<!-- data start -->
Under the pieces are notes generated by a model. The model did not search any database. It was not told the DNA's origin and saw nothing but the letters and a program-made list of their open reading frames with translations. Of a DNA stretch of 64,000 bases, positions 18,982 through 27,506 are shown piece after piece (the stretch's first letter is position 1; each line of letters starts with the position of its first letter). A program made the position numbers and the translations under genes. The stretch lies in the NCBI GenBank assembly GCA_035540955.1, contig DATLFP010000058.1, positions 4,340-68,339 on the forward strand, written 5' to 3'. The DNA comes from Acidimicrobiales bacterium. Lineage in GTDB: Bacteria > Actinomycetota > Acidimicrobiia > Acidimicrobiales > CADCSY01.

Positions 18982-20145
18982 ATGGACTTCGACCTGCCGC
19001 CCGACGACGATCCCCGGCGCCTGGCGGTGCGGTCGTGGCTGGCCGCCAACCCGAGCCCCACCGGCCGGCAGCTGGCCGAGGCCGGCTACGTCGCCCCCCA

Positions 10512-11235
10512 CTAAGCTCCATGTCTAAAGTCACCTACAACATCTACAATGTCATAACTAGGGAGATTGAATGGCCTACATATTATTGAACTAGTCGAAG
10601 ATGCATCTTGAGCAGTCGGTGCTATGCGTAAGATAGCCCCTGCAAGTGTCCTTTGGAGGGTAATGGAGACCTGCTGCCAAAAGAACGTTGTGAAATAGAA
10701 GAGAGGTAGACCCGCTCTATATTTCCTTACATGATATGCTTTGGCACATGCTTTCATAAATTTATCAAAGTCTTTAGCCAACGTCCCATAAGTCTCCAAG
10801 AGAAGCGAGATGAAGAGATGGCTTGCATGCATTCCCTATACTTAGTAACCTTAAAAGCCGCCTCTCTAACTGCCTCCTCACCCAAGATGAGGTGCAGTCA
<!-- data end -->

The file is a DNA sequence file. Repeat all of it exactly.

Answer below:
Under the pieces are notes generated by a model. The model did not search any database. It was not told the DNA's origin and saw nothing but the letters and a program-made list of their open reading frames with translations. Of a DNA stretch of 64,000 bases, positions 18,982 through 27,506 are shown piece after piece (the stretch's first letter is position 1; each line of letters starts with the position of its first letter). A program made the position numbers and the translations under genes. The stretch lies in the NCBI GenBank assembly GCA_035540955.1, contig DATLFP010000058.1, positions 4,340-68,339 on the forward strand, written 5' to 3'. The DNA comes from Acidimicrobiales bacterium. Lineage in GTDB: Bacteria > Actinomycetota > Acidimicrobiia > Acidimicrobiales > CADCSY01.

Positions 18982-20145
18982 ATGGACTTCGACCTGCCGC
19001 CCGACGACGATCCCCGGCGCCTGGCGGTGCGGTCGTGGCTGGCCGCCAACCCGAGCCCCACCGGCCGGCAGCTGGCCGAGGCCGGCTACGTCGCCCCCCA

Positions 10512-11235
10512 CTAAGCTCCATGTCTAAAGTCACCTACAACATCTACAATGTCATAACTAGGGAGATTGAATGGCCTACATATTATTGAACTAGTCGAAG
10601 ATGCATCTTGAGCAGTCGGTGCTATGCGTAAGATAGCCCCTGCAAGTGTCCTTTGGAGGGTAATGGAGACCTGCTGCCAAAAGAACGTTGTGAAATAGAA
10701 GAGAGGTAGACCCGCTCTATATTTCCTTACATGATATGCTTTGGCACATGCTTTCATAAATTTATCAAAGTCTTTAGCCAACGTCCCATAAGTCTCCAAG
10801 AGAAGCGAGATGAAGAGATGGCTTGCATGCATTCCCTATACTTAGTAACCTTAAAAGCCGCCTCTCTAACTGCCTCCTCACCCAAGATGAGGTGCAGTCA